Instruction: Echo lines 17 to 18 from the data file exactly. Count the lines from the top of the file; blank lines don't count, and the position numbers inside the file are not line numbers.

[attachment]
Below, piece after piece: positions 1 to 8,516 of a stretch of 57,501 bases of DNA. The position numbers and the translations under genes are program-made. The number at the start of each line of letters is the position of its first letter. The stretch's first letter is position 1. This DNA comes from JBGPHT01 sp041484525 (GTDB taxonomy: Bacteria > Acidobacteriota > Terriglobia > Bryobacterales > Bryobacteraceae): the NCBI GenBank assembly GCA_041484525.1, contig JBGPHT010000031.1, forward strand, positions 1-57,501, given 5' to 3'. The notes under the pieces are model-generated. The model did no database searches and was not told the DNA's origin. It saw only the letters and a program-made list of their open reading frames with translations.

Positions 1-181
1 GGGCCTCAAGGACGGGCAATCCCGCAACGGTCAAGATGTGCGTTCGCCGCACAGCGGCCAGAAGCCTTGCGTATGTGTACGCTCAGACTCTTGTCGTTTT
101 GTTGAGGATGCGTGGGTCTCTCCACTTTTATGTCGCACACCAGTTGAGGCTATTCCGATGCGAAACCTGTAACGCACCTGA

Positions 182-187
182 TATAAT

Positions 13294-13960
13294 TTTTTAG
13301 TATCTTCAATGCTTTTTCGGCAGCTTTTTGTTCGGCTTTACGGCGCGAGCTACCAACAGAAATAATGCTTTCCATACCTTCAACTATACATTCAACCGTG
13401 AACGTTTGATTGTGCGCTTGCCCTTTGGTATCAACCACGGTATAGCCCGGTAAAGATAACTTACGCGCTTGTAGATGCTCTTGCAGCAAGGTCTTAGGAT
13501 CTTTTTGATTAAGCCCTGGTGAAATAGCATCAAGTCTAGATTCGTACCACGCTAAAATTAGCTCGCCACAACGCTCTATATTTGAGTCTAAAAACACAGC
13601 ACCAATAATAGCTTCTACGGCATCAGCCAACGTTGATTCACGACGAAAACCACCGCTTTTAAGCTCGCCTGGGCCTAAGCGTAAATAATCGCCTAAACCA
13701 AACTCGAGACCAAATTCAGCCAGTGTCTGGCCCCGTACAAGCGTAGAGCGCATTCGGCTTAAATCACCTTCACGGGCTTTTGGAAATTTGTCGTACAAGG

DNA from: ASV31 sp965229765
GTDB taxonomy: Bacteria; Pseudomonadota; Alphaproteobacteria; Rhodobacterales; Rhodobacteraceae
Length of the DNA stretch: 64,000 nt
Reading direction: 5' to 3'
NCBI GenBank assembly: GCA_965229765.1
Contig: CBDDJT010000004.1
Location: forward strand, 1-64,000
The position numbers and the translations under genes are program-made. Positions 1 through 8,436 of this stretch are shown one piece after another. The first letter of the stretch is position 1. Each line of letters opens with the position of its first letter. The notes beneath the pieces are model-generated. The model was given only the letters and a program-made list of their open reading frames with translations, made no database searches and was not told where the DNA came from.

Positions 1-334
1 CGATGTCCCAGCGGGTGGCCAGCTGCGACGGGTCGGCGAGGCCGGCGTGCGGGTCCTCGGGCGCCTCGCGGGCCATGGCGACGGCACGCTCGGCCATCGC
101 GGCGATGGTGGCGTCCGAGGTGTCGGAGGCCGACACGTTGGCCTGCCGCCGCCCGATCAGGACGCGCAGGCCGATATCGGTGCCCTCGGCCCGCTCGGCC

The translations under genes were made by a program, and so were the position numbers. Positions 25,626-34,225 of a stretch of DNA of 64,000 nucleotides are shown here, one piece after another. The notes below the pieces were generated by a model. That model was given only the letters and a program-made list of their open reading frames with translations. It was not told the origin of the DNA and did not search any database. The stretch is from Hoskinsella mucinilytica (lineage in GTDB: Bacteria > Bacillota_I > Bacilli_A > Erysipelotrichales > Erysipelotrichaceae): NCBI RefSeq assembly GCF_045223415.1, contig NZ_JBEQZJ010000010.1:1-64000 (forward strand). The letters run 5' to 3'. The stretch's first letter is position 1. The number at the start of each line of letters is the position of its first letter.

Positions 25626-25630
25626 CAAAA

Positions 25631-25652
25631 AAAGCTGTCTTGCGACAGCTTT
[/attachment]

Reading direction: 5' to 3'
NCBI GenBank assembly: GCA_965229765.1